Skip to main content Skip to navigation

Palouse Drought is Just Ducky

PULLMAN, Wash. — It’s hard to believe in drought while driving around eastern Washington’s Palouse country on a rainy spring day.

Water seeps from hillsides and ponds in the low spots. Until mid April, tractors stood idle beside fields, equipment hooked up waiting to roll as soon as fields dry enough to support their weight.

This is a drought that could thrill a flock of ducks!

In fact, recently ducks have been seen bobbing on some Palouse country wheat fields; but with drier, warmer weather this weekend tractors sprang to life. In order to plant, some farmers have seeded around the wet spots, leaving them to dry out.

The problem is that the moisture doesn’t go down very far. Indeed, the Palouse is in a drought. As farmers wait for fields to dry enough to plant spring crops, some worry whether there will be enough moisture to carry the crop to harvest.

Old-timers say the Palouse never has experienced a complete crop failure, but droughts have curbed yields many times in the past.

In a normal year, moisture goes deep in Palouse fields and small grain and wheat and barley roots go down six feet or more to suck water up to the plant on top of the ground. But farmers are reporting to Randel Baldree, Washington State University Whitman County Cooperative Extension specialist, that there isn’t much moisture below the saturated surface.

Soil probes reveal dry dirt, sometimes as little as a foot beneath wet surfaces. Baldree says spring rainfall, especially in June, will be the key to this year’s crop on the Palouse. But even if farmers produce a normal crop this year, if the drought continues the 2002 crop will be at risk.

There are many definitions of drought. The phenomenon can be defined meteorologically, hydrologically, agriculturally or socioeconomically.

“Washington is experiencing a drought by just about every definition you choose,” says Charles Ross, a hydrologist with the Spokane National Weather Service. And the Palouse is no exception. All 39 Washington counties have been officially labeled as drought stricken.

Pullman, in the heart of Washington’s agriculturally rich Palouse country, received nine-10 inches of moisture between Oct. 1 and March 31. That’s 64 percent of the average since 1940. Pullman’s long-term average precipitation is 21.5 inches a year with only 7.15 inches (about 29 percent of the annual precipitation) falling between April 1 and Sept. 30.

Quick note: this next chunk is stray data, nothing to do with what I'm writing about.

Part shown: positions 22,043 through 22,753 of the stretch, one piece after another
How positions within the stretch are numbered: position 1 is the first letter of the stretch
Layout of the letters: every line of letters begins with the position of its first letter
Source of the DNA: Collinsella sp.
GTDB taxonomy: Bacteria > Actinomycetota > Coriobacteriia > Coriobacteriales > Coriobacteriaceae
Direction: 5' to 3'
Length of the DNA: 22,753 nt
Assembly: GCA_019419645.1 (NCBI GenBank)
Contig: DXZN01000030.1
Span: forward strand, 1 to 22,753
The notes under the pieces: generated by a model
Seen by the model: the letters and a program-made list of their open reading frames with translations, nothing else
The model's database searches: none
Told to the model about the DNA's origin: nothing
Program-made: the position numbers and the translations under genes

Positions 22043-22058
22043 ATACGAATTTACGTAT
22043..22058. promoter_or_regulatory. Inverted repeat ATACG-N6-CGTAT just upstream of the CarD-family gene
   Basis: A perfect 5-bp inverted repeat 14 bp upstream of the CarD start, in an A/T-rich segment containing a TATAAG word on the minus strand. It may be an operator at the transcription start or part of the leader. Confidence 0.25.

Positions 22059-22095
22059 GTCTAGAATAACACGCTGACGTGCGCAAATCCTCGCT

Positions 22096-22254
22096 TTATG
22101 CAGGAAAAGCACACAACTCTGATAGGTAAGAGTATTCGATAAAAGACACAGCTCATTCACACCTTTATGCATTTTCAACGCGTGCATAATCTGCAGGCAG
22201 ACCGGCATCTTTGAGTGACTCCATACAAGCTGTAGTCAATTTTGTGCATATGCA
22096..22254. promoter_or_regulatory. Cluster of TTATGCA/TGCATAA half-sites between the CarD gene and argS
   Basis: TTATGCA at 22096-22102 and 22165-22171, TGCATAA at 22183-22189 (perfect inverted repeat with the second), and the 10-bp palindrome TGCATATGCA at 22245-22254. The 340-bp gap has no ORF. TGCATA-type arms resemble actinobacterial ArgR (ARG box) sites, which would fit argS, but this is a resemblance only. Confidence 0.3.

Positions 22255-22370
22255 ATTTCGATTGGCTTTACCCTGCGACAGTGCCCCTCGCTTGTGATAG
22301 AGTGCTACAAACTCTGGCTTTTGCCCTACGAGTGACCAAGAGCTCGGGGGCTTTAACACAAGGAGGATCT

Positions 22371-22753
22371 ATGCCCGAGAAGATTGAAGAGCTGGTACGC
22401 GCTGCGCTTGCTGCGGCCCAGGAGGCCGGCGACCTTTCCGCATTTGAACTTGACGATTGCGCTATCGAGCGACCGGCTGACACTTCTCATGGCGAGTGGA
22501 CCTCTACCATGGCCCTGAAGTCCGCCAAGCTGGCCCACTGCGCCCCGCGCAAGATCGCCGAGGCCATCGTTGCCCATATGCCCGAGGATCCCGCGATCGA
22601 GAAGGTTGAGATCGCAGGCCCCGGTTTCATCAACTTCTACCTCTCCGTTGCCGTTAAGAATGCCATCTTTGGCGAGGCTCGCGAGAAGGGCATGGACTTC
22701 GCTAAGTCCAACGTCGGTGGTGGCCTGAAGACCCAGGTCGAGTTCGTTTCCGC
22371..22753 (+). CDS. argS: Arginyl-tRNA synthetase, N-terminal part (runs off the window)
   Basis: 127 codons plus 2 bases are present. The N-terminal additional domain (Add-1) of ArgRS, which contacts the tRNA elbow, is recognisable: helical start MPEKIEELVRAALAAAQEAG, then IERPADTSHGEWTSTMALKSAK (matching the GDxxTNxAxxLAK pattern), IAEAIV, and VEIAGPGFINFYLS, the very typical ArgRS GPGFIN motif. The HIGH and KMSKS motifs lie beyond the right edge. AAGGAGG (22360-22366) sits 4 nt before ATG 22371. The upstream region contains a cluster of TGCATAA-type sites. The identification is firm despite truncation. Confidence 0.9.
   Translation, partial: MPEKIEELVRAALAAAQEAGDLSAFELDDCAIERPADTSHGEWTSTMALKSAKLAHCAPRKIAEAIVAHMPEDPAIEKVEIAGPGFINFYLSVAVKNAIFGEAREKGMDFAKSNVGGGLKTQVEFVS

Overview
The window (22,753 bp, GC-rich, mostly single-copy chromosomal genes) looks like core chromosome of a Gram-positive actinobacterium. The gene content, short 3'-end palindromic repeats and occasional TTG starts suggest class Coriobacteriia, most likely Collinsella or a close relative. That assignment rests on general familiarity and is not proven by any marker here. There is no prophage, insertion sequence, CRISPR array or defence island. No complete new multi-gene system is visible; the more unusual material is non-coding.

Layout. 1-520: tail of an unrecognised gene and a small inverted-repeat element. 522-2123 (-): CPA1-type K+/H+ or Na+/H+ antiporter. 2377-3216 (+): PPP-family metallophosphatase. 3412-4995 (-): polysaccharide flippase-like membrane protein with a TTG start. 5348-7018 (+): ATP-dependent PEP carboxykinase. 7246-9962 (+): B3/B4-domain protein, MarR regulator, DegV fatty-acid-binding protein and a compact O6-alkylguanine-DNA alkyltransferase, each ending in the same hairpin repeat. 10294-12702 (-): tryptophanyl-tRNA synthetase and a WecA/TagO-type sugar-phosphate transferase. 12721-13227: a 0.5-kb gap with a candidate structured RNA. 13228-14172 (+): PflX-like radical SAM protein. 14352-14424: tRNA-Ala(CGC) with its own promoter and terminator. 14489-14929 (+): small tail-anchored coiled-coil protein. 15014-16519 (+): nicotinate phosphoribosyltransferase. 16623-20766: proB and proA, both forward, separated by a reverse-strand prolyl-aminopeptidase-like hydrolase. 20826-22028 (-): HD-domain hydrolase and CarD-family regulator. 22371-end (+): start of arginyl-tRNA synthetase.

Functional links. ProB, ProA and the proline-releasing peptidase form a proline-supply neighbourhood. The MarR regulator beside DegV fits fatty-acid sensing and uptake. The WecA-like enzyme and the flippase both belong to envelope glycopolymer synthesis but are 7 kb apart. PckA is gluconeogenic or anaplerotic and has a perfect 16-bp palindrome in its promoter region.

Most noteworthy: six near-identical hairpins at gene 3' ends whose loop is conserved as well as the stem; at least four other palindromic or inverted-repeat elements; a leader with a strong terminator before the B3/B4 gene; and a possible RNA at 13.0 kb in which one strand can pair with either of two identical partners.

This is a classic example of a meteorological drought. Rain and snow fall have slipped below 75 percent of normal. Forecasters say it’s very unlikely that rain can bring the area’s precipitation up to 75 percent of normal by fall.

Normal rainfall through September would leave the Pullman area five inches short of average for the 12-month period and the area would be exactly on the 75 percent of normal figure that usually defines drought.

It would take 12.5 inches of rain by the end of September to bring the area back up to average.

Defined hydrologically, the state is in an even deeper drought. Hydrology has to do with surface and subsurface water supplies. It is measured in stream flows and the amount of water in lakes, reservoirs and aquifers.

Hydrologically speaking, the drought extends over the entire Pacific Northwest where many streams are forecast to run at about half the normal volume through September.

Measures of agricultural drought — crop shortages caused by the lack of water — can’t be taken until crops are harvested, but predictions are that production of many crops will fall far below average. Orchardists worry not just about this year’s crop, but whether they will be able to keep trees alive to produce when the drought is over.

Socioeconomic measures also lie mostly in the future as Northwest businesses, industries and residents almost certainly will experience shortages of electricity and water. Food processors may experience shortages of food products — apples, potatoes, grapes and other commodities. They may find prohibitively expensive energy prices.

Add to these problems, the specter of harsh impacts on recreation, transportation and other facets of society.

Like those ducks that recently sat on seepage ponds in Whitman County wheat fields, most Northwest residents are largely unaware of the drought. It may not have affected them much yet, but soon they will be sitting in dust.

And then they will believe we are experiencing a drought.

Doug McChesney, manager of policy and planning for the Department of Ecology, cautions, “People tend to think, well, bad as it might be this year, in September and October the rains will come and it’ll all be over.”

But even with good fall moisture, the drought may not end this coming fall or winter. “Then we could find ourselves in an even worse situation,” McChesney says.

Recently comedian Jay Leno poked fun at a newspaper headline that stated what Leno presumed was obvious, “Rain Storm Ends Drought.” But McChesney said it takes much more than a single rain storm to end a drought. Even a flood may not do the trick.

“Floods and droughts aren’t necessarily incompatible,” he said. “You can have a flood in the middle of a drought.”

The drought will affect everyone in the Northwest, and just about everyone can do something — besides complain — about the drought. From farm field to suburban landscape to urban apartment, conservation now will lessen the effects of future consequences.

Drought information, including strategies for saving water can be found on many sites on the Internet and is available from WSU Cooperative Extension offices in every county of the state.

On the Web, try these sites, or use your favorite browser to pursue “drought:”

People who don’t have home access to the Internet can access the Internet through their local libraries.

– 30 –